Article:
What is your utility bill telling you?

Nov 1

What is your utility bill telling you?

Two years ago, we did a survey of our customers to get an understanding of their most pressing energy-related questions. Near the top of the list was a general confusion about utilities and utility billing.

Today we answer two basic questions about utility invoicing and give you 3 suggestions for what to look for when you review your utility bill. 

  1. How and when do utilities invoice customers?
    Utilities invoice customers on a regular schedule set by the utility at the beginning of each calendar year. The first step in the process is for the utility to read the customer’s meter. Larger customers frequently have digital meters that are read continuously over the wire.

For More on Understanding Your Utility Bill

This white paper provides you with a thorough understanding of utility bills and what drives costs. You will understand all aspects of your invoice, and you will know which costs you can manage, and which you can not.


  • When will the utility bill you?The utility publishes a set meter reading and billing schedule at the beginning of each calendar year. If you’re interested, you can find your account’s “trip schedule” on your utility website. From time-to-time utilities have to estimate meter reads when they can’t get direct access to a meter. In that case, you will receive a bill based on anestimated usage and then an updated invoice the following month that reconciles the actual read to the estimated read (and cancels the charges associated with the estimated meter read).
  • How do utilities calculate what a customer pays? Utility tariffs are published on your utility website and will determine what you pay for electricity delivery each month.

Don’t leave your utility bill in your file folder. Gain insights when you dig into the data available to you.

If you are a customer who has chosen to remain with your local utility for electricity and/or gas supply service (in deregulated markets) or your facility is not located in a service territory that permits competitive supply, your supply costs will also be determined by the regulated tariff. If you have chosen a competitive supplier, you may have chosen to have your supplier invoice you separately for electricity/gas supply or you may receive a single invoice from your utility that includes your supply costs. For more information on how delivery and supply costs compare, see this article.

  1. How frequently and in what manner do utility tariffs get updated?
    Utilities are regulated by your local (usually State) Public Service Commission (sometimes known as the State Public Utilities Commission). All utilities participate in an open, public regulatory process in order to update tariffs. The process is known as a “rate case” and occurs every few years. Many components of tariffs in competitive markets are now indexed to “market” rates and will change automatically without any formal ‘rate case’.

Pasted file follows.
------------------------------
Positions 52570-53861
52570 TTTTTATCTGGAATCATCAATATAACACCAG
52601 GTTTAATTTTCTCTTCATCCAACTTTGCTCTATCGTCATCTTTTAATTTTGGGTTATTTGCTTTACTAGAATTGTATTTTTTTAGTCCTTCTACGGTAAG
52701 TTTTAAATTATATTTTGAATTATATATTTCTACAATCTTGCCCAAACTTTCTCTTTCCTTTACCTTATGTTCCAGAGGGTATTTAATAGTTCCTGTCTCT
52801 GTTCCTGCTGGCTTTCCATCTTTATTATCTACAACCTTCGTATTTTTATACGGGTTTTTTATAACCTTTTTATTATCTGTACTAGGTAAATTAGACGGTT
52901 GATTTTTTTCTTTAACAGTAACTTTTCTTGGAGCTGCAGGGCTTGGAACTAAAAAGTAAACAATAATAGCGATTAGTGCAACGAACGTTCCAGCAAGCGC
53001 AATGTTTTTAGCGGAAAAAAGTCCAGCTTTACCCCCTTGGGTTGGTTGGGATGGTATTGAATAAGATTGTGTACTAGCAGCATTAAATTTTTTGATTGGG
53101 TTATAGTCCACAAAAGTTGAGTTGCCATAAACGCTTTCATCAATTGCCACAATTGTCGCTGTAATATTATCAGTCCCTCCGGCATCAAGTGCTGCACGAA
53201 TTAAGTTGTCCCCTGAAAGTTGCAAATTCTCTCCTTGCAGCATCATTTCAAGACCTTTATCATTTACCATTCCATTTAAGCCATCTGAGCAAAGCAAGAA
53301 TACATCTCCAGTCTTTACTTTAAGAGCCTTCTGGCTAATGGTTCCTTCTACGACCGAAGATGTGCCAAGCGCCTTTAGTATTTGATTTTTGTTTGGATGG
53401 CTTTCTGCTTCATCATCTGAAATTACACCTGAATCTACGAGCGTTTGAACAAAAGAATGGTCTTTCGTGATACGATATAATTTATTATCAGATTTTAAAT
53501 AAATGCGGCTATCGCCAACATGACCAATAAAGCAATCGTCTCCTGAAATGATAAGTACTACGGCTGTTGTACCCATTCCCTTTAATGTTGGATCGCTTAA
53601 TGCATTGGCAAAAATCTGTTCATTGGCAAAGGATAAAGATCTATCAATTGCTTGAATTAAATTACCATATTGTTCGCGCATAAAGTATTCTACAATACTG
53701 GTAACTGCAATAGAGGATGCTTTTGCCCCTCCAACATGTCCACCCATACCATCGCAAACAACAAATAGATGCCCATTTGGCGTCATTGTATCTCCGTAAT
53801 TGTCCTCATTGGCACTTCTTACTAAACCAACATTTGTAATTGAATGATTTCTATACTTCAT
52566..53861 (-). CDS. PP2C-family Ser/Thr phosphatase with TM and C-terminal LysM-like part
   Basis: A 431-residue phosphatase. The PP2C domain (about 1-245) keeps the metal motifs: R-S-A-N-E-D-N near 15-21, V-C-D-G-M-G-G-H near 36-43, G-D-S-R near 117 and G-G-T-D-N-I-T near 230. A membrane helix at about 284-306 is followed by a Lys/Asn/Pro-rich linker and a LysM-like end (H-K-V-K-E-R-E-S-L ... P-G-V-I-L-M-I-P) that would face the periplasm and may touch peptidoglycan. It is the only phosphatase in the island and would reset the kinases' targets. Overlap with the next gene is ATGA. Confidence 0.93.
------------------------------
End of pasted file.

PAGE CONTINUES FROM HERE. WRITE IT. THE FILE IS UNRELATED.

2. What are the 4 key things to look for on your utility invoice? What questions should you ask? 

Proper rate class. The way that your utility invoice is calculated is determined by your rate class and voltage level of service. Typically your facilities’ rate class will be determined by the size and type of building that you operate. Some sample rate classes are: residential, small commercial, large commercial, multifamily, etc. Your load profile is intended to represent the way similar facilities use power or gas. Do your facilities have a pattern of usage that matches the assigned load profile? Making sure that your facility rate class is reflective of the size and usage profile of your facilities’ actual usage is obviously important.

Some components of your charges are flat rates that you will pay every month no matter what your usage profile. And some charges are determined by the Public Service Commission and fund new investment in renewable energy or energy efficiency.

Proper tax classification. Sales taxes are charged on utility service. Make sure that all your suppliers are treating your accounts as tax exempt if you are eligible. Also, residential users often have a different sales tax rate than commercial operations. It is your responsibility as a buyer to make sure that your tax classification is accurate.

Peak demand (power). Most utilities calculate charges for a specific account or facility based on when you use power during the week and during the year. Managing your peak demand can have a significant impact on your monthly electricity costs.

Reasonable kWh volume. Compare your usage volume to the same period in a prior year to confirm that your meter reading is reasonable.You may be wondering how often you should review all this information? Do it once a season, if possible– once in the Winter, once in the Summer and perhaps once in October or April. Tariff rates often vary by season, so checking once in each season should help you to identify any major errors or inconsistencies.

Bottom line for businesses and institutions: Utility invoices can be inscrutable. If you have some high level guidelines for how to make sense of your invoice, you can manage and control energy costs. Let us know what you look for when you review your utility invoices.


For More on Understanding Your Utility Bill

This white paper provides you with a thorough understanding of utility bills and what drives costs. You will understand all aspects of your invoice, and you will know which costs you can manage, and which you can not.

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